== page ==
Report suggests more green spaces means more disease-carrying ticks
DOGS may be at greater risk of catching potentially deadly lyme disease — because of measures to save the planet.
Experts have warned that actions designed to protect threatened species, such as planting more woodland and green spaces in towns and cities, could be causing a rise in tick numbers.
Research has shown that managing the environment to safeguard wildlife and increase biodiversity has lots of positive effects.
But scientists have discovered that such schemes can also provide the ideal habitat for ticks, putting dogs at greater danger of contracting lyme disease.
The warning comes in the wake of a report that suggested Britain’s soaring deer population is also fuelling a rise in the tiny blood-sucking parasites.
Read our in-depth advice guide on tick-borne illnesses
The tick study was led by the University of Glasgow alongside Scottish Natural Heritage, the James Hutton Institute and Public Health England.
Dr Caroline Millins, of the University of Glasgow, said: “We identified several widespread conservation management practices which could affect lyme disease risk.
“We found that some management activities could lead to an increased risk of lyme disease by increasing the habitat available for wildlife hosts and the tick vector.
“These activities were woodland regeneration and biodiversity policies, which increase the amount of forest bordering open areas, as well as urban greening.”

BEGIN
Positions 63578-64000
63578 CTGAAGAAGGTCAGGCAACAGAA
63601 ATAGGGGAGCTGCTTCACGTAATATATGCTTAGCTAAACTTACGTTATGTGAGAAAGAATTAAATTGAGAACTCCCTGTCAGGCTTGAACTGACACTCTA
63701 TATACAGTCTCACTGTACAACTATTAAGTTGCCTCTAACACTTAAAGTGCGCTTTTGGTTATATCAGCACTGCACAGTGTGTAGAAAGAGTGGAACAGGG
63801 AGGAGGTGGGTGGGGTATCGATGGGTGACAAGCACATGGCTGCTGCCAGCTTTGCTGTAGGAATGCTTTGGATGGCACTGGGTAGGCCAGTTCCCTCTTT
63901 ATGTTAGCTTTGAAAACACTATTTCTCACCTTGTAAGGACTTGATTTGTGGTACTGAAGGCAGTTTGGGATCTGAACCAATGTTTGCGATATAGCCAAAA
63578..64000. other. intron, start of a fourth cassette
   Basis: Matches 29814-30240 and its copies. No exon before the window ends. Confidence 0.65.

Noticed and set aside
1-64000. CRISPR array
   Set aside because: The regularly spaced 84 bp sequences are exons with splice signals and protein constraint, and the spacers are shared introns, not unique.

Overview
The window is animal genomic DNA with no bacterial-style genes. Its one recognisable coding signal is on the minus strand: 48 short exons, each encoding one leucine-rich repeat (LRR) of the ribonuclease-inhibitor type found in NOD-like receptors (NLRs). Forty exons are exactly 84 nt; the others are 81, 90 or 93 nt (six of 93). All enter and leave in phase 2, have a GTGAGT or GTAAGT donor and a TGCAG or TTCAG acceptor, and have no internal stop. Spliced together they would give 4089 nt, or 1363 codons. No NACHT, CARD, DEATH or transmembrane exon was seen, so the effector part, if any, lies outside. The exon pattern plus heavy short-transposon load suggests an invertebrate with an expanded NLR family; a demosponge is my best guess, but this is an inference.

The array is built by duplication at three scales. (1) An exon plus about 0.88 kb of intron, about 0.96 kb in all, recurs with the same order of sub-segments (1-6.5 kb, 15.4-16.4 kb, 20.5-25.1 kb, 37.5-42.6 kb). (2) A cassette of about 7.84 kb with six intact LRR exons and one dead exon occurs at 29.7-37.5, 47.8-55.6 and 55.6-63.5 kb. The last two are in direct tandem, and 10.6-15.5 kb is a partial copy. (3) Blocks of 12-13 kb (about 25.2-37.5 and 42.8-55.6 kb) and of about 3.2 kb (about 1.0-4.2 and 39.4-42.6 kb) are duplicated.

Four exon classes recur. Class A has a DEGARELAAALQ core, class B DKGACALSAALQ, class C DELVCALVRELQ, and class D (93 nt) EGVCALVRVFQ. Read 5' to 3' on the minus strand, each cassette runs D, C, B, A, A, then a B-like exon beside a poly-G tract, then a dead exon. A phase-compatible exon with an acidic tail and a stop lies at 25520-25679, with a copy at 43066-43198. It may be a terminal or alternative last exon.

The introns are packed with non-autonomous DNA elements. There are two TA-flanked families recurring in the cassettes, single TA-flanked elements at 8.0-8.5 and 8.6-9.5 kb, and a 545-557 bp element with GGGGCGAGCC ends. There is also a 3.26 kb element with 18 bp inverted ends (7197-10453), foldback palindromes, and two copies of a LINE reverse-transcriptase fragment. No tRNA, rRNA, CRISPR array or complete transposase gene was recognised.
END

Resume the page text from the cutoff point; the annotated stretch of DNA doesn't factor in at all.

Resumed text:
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Ticks are typically found on low-hanging tree branches, long grass, bushes and shrubs.
They jump on host animals — such as dogs, cats, mice, squirrels, rabbits, birds, deer, cows or sheep — when they pass by.
Lyme disease is a potentially debilitating inflammatory disorder which is caused by a bacteria some ticks carry.
Humans and dogs can get the disease if they are bitten by an infected tick — although there is no evidence to suggest dogs can spread it to their owners directly.
In dogs, the most obvious signs of lyme disease are a distinctive “bull’s eye” lesion around the site of the tick bite, lameness, lack of appetite and fever.
It can be a serious health problem if left untreated, leading to kidney damage and even death.
It’s estimated that around one in three dogs is carrying a tick at any one time.
In a recent survey, however, half of dog owners said they did not know that ticks can transmit deadly diseases to both humans and other dogs.
Owners who suspect their pet has lyme disease should speak to their vet.
If their condition is severe and its out of hours, they should contact their nearest Vets Now pet emergency clinic.
Vets Now is open through the night, seven-days-a-week, and day and night on bank holidays and weekends, to treat any pet emergencies that may occur.